Brindle, gray or wolf colored and all colors of fawn except very pale are accepted. A black mask and shading is desired.
25 1/2- 28 1/2 inches (65-72 cm)
66-110 pounds (30 kg-50kg)
24 1/2- 27 inches (62-68 cm)
66-110 pounds (30 kg-50kg)
Outdoors in moderate climates but prefers to be indoors with people at night.
The Estrela Mountain Dog has two distinct coat varieties. The most popular coat for the show line is the long, thick coat that is somewhat coarse but not harsh to the touch. The coat may be wavy but not curly, and the dense inner coat is very thick and soft. The shorter coat variety will still have the dense undercoat and the same textured outer coat it will just be shorter and not as wavy.
The breed is considered a large dog and the males are typically larger than the females. The males also have a much more pronounced ruff around the shoulders and chest that make the chest are of the breed look very deep and developed. The neck and shoulders are powerful and well developed and the body is well proportioned and slightly longer than the dog is tall at the shoulders. The topline is very level and the dog is very sturdy and strong looking, well balanced and powerful without appearing overly developed. The tail is carried low and has a distinctive hook in the end, which is an important characteristic of the breed.
The Estrela Mountain Dog has long legs that appear strong and well boned without being stocky or thick in appearance. There should be some furnishings on the legs however it should not distract from the overall appearance of the dog. The feet are very thick and the pads well developed with quite a bit of hair between the pads of the feet. The nails are very strong and thick and very dark or black. The toes should be very close together and tight, not loose or spreading.
The head is broad and open looking with a strong muzzle that is slightly tapered. The eyes are oval and well set, giving the breed a very intelligent and calm appearance. The eyes may be amber or darker but should not be yellow in color. The ears are carried somewhat backwards and close to the skull with the inner edge visible. The mouth, lips and nose of the dog should be black, as should the skin visible around the eye.
The breed has a very sure and controlled gait and movement with long strides and a confident appearance when they move. The tail is over carried slightly higher than the back when the dog is in motion. The Estrela Mountain Dog is known for its natural jogging style gait that allows it to cover large distances with ease.
The coat may be either moderately short or very long. Both varieties will have a somewhat coarse outer coat over a dense and thick inner coat. The longer coated variety will have heavy furnishing on the legs, tail and the ruff around the neck and the shorter coated variety will have some furnishings but they are not as thick or long. The coat has natural oils and is weather resistant.
The exact history of the Estrela Mountain Dog is unknown, but it is likely that this large breed is another dog descended from the Roman Molossus dog that was brought by invading armies all around the world. The large Roman dog, or as some experts suggest, a later dog brought to Portugal by the Visigoths somewhat later.
The large dogs were quickly identified by the nomadic shepherds as ideal flock guardians. Since the routes for the sheep were a pattern, the dogs were literally raised on the migration routes from the summer pastures in the high Estrela plains in Portugal to the warmer, valleys in the winter months. The breed was largely isolated due to the locations of the herds, so the shepherds were able to carefully select for the characteristics they most wanted in the breed.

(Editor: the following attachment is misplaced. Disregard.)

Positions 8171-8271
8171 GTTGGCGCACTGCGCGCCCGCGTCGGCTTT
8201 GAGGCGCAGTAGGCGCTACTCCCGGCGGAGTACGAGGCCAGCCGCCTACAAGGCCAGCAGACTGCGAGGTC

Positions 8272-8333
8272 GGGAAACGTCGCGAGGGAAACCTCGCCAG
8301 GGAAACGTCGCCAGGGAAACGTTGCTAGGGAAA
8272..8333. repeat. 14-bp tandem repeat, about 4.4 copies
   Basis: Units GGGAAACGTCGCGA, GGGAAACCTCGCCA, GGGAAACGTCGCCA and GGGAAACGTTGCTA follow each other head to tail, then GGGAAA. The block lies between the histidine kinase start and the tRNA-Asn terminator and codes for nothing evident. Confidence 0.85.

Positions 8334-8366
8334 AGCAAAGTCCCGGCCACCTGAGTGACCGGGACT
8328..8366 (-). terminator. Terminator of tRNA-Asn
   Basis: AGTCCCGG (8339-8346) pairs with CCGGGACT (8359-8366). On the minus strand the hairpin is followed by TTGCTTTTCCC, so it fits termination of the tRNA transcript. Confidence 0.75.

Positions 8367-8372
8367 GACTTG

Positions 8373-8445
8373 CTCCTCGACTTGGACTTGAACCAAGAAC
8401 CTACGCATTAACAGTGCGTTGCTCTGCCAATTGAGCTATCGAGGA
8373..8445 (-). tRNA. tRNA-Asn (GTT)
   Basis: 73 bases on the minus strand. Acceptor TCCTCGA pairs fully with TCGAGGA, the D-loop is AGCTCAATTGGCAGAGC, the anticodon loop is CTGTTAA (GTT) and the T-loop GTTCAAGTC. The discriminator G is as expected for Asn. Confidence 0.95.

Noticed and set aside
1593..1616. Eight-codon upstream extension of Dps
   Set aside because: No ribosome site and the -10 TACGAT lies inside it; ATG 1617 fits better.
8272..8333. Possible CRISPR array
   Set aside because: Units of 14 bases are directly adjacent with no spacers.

As the wealthier land owners became aware of these amazingly versatile dogs they started keeping some of the breed on the estates as companion and watchdogs. These dogs were bred to have the same loyal and intelligent temperament but were likely bred to be larger and heavier than the variety that was used for herding across the mountain ranges and passes. It is likely that the breed that is represented today is more similar to the Estrela Mountain Dogs owned by the wealthy land owners than by the shepherds.
The Estrela Mountain Dog is still used as a working dog in Portugal and since 1970 has been gaining in popularity around the world. The dog is well known in France and other parts of Europe but is still relatively uncommon in North America.
A natural protector, the Estrela Mountain Dog is a loyal and loving companion to their family. They are known for their alert behavior and natural guarding skills. They will protect both people, other family pets and animals as well as the property even as puppies. The breed is both independent and obedient provided they are trained and well socialized. If not properly trained they can be very independent and somewhat stubborn in following commands.
The Estrela Mountain Dog, like many of the herding and working breeds, needs to feel that it is doing something or working. It is very important to challenge this dog both mentally and well as physically on a daily basis. Finding ways to change and modify training routines to pose a challenge to this breed is a must. They are very intelligent and quickly become bored with the same old commands. Since they are very quick learners repetition is not needed to master a new command or trick. The Estrela Mountain Dog is often jokingly considered to have "temporary hearing loss" as they will simply ignore commands if they feel they are not necessary or if the dog feels they have already done what the owner requests.
The Estrela Mountain Dog is a true companion dog and does very well with children. They seem to have endless patience with children plus they are very high energy dogs that can keep up with busy kids all day. They do best when they are with people most of the time, although they can tolerate moderate times alone. Generally the Estrela Mountain Dog is friendly towards other dogs and will be well behaved even with non-canine pets. Proper and frequent socialization will ensure that this compatible behavior continues as the dog matures.